In a nutshell
In mid-2013, Uttar Pradesh, India’s most populous state, launched UPSDM (Uttar Pradesh Skills Development Mission). – an initiative to make its large, under-educated, largely unskilled youth, employable. How? By training the youth at zero fees in the areas where the state as well as the country needed resources, i.e. in semi-skilled areas and vocational training.
Challenges, not problems
The various schemes for skills development launched by the Central Government had to be studied thoroughly to ease the candidates’ burden and maximise their benefit from the schemes. Assessors needed to be empanelled to assess candidates and grade their performance. The entire process was to be automated to reduce bureaucratic delays. The central information system was designed to engage with all parties (candidates, TP, assessors, and Mission management) to reduce off-line and manual. To compound it all, poor internet connections.
Solutions, not ideas
Merce designed the software as a centralised system with a browser interface. Our team built the portal and website in a phased manner. In the initial phases, one of the biggest challenges was to handle the load of dozens of transactions per second, and millions of hits on the static site per day. With tight budgets and lengthy bureaucratic procedures, procuring hardware and provisioning for Internet bandwidth was too slow to be practical. After a brief consultation with the Mission and their partners, Merce took a bold step to move the entire setup to a public cloud. Merce first launched the portal for candidate registration with performance optimisations at the application, database and hardware levels. The application was being accessed simultaneously every day from over 2,000 computers at 100+ locations during the candidate registration phase. During some periods, 100+ database transactions were being performed per second, sustained over several minutes.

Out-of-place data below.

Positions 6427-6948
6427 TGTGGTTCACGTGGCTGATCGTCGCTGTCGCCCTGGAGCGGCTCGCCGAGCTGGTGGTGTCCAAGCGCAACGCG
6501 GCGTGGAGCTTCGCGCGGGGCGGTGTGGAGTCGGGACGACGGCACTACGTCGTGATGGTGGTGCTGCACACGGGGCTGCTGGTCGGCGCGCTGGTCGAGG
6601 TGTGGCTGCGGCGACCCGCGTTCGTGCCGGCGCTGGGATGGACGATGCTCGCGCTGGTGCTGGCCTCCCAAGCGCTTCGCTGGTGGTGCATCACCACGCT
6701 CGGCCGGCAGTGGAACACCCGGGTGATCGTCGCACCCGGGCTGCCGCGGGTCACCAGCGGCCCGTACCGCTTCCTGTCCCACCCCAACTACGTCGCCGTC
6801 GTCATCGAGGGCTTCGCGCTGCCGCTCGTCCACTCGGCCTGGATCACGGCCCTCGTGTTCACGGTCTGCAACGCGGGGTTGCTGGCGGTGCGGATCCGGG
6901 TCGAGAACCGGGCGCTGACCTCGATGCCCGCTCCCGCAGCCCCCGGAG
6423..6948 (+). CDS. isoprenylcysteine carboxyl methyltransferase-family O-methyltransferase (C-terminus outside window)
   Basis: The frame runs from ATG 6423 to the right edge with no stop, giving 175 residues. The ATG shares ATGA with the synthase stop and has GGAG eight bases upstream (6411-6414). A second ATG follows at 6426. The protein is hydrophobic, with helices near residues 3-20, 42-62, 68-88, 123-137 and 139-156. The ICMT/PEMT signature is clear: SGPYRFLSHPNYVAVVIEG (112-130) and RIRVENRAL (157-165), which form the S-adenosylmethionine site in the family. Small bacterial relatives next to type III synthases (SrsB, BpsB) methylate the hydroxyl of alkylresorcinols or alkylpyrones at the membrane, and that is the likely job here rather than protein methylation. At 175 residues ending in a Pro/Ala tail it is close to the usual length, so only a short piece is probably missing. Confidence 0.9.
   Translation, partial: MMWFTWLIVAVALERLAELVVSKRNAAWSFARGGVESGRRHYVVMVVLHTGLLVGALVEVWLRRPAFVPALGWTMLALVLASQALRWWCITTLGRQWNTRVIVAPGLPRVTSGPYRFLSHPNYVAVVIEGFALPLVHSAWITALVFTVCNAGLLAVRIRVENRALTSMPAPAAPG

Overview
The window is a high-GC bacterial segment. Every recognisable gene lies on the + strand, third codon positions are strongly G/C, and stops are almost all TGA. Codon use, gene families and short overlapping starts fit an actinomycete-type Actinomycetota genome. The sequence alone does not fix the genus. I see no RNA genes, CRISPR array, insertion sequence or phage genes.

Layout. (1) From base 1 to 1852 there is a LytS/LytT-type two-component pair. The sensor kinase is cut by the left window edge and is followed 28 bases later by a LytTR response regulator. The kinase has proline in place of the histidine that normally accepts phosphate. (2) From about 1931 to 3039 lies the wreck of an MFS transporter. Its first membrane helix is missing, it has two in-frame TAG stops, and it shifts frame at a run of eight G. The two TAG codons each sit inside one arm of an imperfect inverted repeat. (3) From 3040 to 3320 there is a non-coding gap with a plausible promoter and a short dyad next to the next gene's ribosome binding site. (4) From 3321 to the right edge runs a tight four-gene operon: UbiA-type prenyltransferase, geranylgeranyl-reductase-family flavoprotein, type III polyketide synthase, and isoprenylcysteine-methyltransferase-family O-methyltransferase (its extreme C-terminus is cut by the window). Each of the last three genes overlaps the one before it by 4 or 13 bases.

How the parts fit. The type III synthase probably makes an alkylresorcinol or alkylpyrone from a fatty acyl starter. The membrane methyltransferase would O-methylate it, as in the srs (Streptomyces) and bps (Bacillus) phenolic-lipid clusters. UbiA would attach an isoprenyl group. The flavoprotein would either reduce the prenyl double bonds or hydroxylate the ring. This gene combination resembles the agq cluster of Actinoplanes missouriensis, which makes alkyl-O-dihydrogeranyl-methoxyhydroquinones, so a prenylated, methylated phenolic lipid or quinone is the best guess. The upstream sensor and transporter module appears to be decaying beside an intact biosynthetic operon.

Now that’s value
The Mission’s stated goal in the project RFP was to serve about 25 lakh (2.5 million) candidates over a three-year period. However, the number of candidate registrations over the first two months exceeded 45 lakh (4.5 million), exceeding the Mission’s most optimistic projections. Candidate registration had to be suspended for temporary periods to handle the back-office manual processing load and allocate capacity to respond to the candidates. On certain days, new candidate registrations touched 2 lakh (200,000) in a single day. During this period, the software system performed reliably. Another critical requirement was batch creation. Candidates needed to be grouped into batches for a particular round of a course, keeping dozens of factors in mind. The application needed to match the candidates and the schemes offered by the Mission. Each candidate profile needed to pass through the batch creation engine, which assessed various parameters of the candidate profile and matched it against multiple parameters defined under each scheme. Also, the mission itself had certain criteria of forming a batch, e.g. the mix of male and female candidates or mix of SC/ST and general-category.
The Mission is running successfully with well-defined processes and guidelines which have been formulated and codified by EY’s process consulting team. Its entire life cycle is monitored and managed using the single portal designed, developed and maintained by Merce.